Purist, Catchy, Artfully Arranged Tunesmithing from Guitar Goddess Ann Klein

by delarue

Ann Klein may be best known as one of the most distinctive, exciting lead guitarists in any style of music, but she’s also a first-class tunesmith. She’s got a new album, Tumbleweed Symphony streaming at Soundcloud, which turns out to be more about tunesmithing than spine-tingling fretwork. She’s likely to deliver more guitar pyrotechnics at her album release show coming up on July 16 at 7 PM on an eclectic triplebill at the big room at the Rockwood: Icelandic glamrocker Ívar Páll Jónsson and his band follow at 8, then at 9 explosive Americana crew the Brothers Comatose (the latter for a $10 cover).

The album opens with Tango Wrangler, a funky soul tune spiced with violin, about an irrepressible WWII vet who “had a way with the ladies if the ladies had the lust.” Klein keeps the soul vibe going, but in a completely different direction, with the slow-burning Start a Fire: the blend of acoustic and electric piano is eerie and texturally luscious, as are the tersely multitracked guitars of Klein in tandem with producer Eric Ambel.

Her clear, uncluttered vocals linger over an artfully arranged backdrop of guitars and organ on the breakup ballad Remember to Forget. She follows that with the darkly scampering, rockabilly-flavored I’m Gone, So Long, and a tantalizingly brief, noisy guitar solo. Likewise, the broodingly gorgeous Sunday Morning has an uneasy, mandolin-fueled sway.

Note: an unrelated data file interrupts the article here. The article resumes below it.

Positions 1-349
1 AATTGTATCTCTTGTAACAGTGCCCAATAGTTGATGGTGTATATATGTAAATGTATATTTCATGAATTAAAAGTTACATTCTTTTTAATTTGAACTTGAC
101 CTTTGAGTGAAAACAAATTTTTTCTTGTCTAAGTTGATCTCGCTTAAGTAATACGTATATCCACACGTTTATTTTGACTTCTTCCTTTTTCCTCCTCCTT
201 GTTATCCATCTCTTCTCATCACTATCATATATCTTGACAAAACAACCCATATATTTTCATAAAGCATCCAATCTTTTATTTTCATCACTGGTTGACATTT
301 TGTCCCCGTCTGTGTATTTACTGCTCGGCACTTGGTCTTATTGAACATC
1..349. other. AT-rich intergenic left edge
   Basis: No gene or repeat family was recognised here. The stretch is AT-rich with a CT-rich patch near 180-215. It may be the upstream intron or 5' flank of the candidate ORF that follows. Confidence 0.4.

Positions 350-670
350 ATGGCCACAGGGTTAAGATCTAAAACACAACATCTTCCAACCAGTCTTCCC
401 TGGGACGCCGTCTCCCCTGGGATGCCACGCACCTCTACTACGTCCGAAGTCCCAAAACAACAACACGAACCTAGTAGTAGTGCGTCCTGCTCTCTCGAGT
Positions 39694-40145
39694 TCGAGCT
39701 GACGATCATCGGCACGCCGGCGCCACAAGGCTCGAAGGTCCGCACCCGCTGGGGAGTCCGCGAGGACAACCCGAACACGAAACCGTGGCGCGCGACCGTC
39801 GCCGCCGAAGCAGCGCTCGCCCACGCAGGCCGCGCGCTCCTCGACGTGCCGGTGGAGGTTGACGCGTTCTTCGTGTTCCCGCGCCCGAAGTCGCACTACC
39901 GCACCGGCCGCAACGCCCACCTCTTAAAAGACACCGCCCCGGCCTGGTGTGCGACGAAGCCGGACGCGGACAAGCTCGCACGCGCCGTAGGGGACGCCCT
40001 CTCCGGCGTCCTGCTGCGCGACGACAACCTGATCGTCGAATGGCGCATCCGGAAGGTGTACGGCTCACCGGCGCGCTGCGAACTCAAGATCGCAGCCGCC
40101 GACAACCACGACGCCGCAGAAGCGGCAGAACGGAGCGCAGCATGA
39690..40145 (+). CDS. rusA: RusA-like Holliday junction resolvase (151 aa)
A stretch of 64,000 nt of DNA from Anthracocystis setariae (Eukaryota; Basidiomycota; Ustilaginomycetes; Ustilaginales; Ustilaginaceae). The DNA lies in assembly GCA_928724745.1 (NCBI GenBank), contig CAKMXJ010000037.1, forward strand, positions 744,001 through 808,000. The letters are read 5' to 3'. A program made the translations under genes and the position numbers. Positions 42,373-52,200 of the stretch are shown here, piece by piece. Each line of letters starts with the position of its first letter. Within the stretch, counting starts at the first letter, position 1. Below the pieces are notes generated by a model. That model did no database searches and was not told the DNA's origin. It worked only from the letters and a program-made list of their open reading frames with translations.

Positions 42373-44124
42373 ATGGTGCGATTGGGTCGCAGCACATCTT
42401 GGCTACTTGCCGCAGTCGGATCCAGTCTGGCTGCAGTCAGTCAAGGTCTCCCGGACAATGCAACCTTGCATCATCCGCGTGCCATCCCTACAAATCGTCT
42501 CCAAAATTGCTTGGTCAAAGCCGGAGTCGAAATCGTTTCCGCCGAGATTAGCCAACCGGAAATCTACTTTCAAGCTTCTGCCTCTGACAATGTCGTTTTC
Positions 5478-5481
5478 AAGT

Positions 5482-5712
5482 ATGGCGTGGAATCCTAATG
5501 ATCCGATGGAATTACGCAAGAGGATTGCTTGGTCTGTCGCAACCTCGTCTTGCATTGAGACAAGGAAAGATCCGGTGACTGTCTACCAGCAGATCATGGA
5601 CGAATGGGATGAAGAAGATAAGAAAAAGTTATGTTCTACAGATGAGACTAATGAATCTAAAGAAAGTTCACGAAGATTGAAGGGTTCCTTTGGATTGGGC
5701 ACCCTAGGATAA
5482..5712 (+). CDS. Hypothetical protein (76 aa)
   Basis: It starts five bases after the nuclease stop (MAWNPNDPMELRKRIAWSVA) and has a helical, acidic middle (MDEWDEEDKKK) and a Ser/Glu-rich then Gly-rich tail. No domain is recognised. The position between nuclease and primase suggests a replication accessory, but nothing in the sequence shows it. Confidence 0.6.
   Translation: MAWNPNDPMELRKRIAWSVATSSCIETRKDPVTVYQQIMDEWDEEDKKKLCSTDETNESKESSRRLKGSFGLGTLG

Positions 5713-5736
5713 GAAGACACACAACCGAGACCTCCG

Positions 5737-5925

Real Love floats along slowly on a bed of watery guitars and electric piano: it’s part pastoral Pink Floyd, part Americana. Rodents in the Attic is a sardonically funny, swinging number about an old country house, Klein cutting loose on guitar with an icy, echoing tone through a vintage analog delay pedal – and when’s the last time anybody used the word “rodent” in a rock song? Then she switches gears with Rocking Chair, a nostalgic, dobro-driven country number.

Klein’s growling slide guitar contrasts with spiky mandolin on the album’s hardest-rocking track, Break Out. The final cut, Promised Land is not the Springsteen classic but a stomping, chirpy garage rock original. Why does this album sound so good? A little backstory: Klein is married to Tim Hatfield, partner with Eric Ambel at Brooklyn’s legendary Cowboy Technical Services studio, where the album was recorded.